When the issues are so many, and so complex it becomes too difficult to do justice to the enormous efforts made by those compiling this work. I cannot take the time to get to grips with all this.

    So if it is any use I can tell you what I think about a few issues that effect me and my family.

    Student housing is a problem because in Gilesgate we have lost so many neighbours. While many students are nice, they just come and go. It is such a transient population.
    The restrictions on properties of multiple student occupation are not working at all. We lost our old neighbour’s home to an 11 double bedroom student house (formerly residential at 97 Gilesgate). And now the small medieval narrow croft at the rear of this large student house, with an old garden and trees, will be lost too, as a three storey – 6 double bedroom student house will be squashed into the same property as this 11 double bedroom property. Gross overcrowding. What is really going on?

    Residents cannot do without cars. I cannot bike hills. Bike routes run out into busy traffic. They don’t work in their current form. I walk where ever I can. Public transport simply does not work for so many trips most of us need to make. Of all those proposing more and more money being used to extend public transport, can they tell me how many of them as individuals still depend on a car and own one? Don’t be hypocritical please.

    Safe cross-walks are desperately needed. Those who walk, like me, cannot even cross roads safely. We need a cross-walk right on Gilesgate Green between the bus stops. And yes, you can put one in. We have to run three lanes now thanks to speeding cars and buses! It is wrong priorities – pedestrians need to cross roads! The traffic is endless and getting worse every year.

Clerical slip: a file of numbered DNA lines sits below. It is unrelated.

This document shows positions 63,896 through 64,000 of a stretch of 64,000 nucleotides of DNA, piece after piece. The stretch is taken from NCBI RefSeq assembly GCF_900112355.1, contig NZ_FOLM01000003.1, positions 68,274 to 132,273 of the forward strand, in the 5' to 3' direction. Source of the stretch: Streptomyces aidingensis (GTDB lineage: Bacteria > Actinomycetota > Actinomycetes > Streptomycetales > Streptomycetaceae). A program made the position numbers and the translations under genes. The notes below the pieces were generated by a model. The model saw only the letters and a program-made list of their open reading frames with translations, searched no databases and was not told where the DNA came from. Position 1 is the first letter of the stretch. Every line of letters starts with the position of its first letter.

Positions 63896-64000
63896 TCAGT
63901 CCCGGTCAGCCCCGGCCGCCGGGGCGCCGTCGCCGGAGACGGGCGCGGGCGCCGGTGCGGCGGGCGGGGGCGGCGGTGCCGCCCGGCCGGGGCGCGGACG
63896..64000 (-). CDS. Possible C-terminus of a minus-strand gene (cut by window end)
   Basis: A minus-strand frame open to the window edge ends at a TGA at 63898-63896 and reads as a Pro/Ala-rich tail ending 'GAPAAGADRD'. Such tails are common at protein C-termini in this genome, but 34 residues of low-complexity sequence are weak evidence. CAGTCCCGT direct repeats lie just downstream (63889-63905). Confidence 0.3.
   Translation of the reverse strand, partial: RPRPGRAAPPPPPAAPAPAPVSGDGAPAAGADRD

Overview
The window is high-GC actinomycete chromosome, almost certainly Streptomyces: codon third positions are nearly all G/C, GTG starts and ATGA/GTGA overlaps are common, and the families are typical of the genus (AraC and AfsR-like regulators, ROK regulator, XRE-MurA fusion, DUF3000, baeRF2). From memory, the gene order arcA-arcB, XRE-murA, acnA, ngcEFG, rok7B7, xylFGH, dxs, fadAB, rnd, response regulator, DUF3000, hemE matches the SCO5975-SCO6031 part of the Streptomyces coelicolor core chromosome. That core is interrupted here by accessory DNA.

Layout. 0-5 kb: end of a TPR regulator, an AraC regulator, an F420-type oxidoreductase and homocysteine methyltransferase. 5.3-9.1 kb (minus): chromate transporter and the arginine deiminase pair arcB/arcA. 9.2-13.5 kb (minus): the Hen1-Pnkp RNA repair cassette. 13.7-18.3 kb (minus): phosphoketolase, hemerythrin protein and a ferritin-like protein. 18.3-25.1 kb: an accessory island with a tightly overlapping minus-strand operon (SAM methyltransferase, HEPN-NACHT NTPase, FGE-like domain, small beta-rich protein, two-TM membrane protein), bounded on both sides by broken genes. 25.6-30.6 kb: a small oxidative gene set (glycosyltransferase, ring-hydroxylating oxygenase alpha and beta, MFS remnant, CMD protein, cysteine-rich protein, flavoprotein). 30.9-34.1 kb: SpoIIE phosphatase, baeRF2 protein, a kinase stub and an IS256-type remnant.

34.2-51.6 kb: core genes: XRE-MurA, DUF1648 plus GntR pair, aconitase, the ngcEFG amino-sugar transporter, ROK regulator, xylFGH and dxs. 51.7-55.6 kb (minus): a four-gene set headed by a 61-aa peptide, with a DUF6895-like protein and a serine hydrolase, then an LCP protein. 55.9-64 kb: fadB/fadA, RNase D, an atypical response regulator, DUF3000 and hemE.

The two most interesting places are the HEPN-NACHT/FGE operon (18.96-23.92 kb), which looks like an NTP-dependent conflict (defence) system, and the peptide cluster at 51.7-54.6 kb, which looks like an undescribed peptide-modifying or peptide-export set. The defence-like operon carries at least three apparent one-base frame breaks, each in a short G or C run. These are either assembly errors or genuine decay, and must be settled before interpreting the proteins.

Get rid of To Let signs for students. The students don’t use them. People look on-line. Especially students. They look awful and the endless drilling and wall plugging is damaging buildings. They break in the wind and fall down and add to the litter.

    Students are often sympathetic to residents problems. Help them to join in making lives easier where ever they can. The students often don’t agree with Uni policies! They have as little say as the rest of us ordinary folk. The Council is working with developers and probably some people are doing very well at the expense of the common good of the city. Who are these powerful people? Time to name them, and examine what they are doing, why, and who is benefitting!

    Litter is one of the biggest shameful messes this city has. A few examples: Students throw stuff on local paths in Pelaw woods on the way to Maiden Castle sports fields. Fishermen leave (often dangerous hooks/ line) rubbish along the river. Locals don’t clean up the areas in front of their own houses as they see it as the work of Council – so it gets left and blown into rivers, and ends up in the trees, in fields, on verges, and of course in the sea. Residents should help to clean the city and so should students staying in our neighbourhoods. How can this be organised? Change begins at home!

    That’s probably enough from me.

  2. James A Cowan says:

    The current policy, that of the County Council, to approve an ever increasing number of buildings to be occupied by the students of Durham University has been recognised and criticised for many years and yet new student accomodation, some of it in the very centre of the ‘City, for example Claypath, keeps appearing. Moreover, the University, fully aware of the problem that they have created, have now decided to ‘import’ another 2,000 students from their campus at Stockton on Tees. In the meantime there has been no apparent effort to build affordable family housing in the ‘City, or to cater for the increasing number of senior residents who may wish to occupy apartments close to the city centre. The new location of student accomodation in Claypath would have been ideal for apartments for senior citizens.

  3. Ruth Rutter says:

    All new houses should be built to conserve as much energy as possible. This will make them cheaper to run and help the environment. We absolutely must try to return houses built for families to families. I agree with this policy.